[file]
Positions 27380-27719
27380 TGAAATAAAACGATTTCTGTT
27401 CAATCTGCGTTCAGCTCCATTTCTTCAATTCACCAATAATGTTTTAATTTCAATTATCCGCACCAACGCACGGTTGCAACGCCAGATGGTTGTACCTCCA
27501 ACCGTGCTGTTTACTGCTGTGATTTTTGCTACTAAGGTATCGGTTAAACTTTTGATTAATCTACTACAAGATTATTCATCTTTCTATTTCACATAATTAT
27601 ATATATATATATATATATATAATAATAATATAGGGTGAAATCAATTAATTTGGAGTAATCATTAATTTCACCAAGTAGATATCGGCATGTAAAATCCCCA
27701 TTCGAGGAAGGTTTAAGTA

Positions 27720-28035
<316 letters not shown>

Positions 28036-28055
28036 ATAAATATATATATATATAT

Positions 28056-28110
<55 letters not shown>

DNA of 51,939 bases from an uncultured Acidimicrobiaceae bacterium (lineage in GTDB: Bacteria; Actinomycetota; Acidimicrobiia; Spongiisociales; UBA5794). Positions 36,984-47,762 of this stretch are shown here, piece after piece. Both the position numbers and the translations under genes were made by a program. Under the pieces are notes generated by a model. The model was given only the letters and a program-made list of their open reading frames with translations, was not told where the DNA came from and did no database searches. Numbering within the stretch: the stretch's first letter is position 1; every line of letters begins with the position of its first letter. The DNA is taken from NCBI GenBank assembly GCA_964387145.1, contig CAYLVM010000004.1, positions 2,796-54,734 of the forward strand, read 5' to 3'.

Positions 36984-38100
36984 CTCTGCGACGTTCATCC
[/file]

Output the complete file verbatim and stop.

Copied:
Positions 27380-27719
27380 TGAAATAAAACGATTTCTGTT
27401 CAATCTGCGTTCAGCTCCATTTCTTCAATTCACCAATAATGTTTTAATTTCAATTATCCGCACCAACGCACGGTTGCAACGCCAGATGGTTGTACCTCCA
27501 ACCGTGCTGTTTACTGCTGTGATTTTTGCTACTAAGGTATCGGTTAAACTTTTGATTAATCTACTACAAGATTATTCATCTTTCTATTTCACATAATTAT
27601 ATATATATATATATATATATAATAATAATATAGGGTGAAATCAATTAATTTGGAGTAATCATTAATTTCACCAAGTAGATATCGGCATGTAAAATCCCCA
27701 TTCGAGGAAGGTTTAAGTA

Positions 27720-28035
<316 letters not shown>

Positions 28036-28055
28036 ATAAATATATATATATATAT

Positions 28056-28110
<55 letters not shown>

DNA of 51,939 bases from an uncultured Acidimicrobiaceae bacterium (lineage in GTDB: Bacteria; Actinomycetota; Acidimicrobiia; Spongiisociales; UBA5794). Positions 36,984-47,762 of this stretch are shown here, piece after piece. Both the position numbers and the translations under genes were made by a program. Under the pieces are notes generated by a model. The model was given only the letters and a program-made list of their open reading frames with translations, was not told where the DNA came from and did no database searches. Numbering within the stretch: the stretch's first letter is position 1; every line of letters begins with the position of its first letter. The DNA is taken from NCBI GenBank assembly GCA_964387145.1, contig CAYLVM010000004.1, positions 2,796-54,734 of the forward strand, read 5' to 3'.

Positions 36984-38100
36984 CTCTGCGACGTTCATCC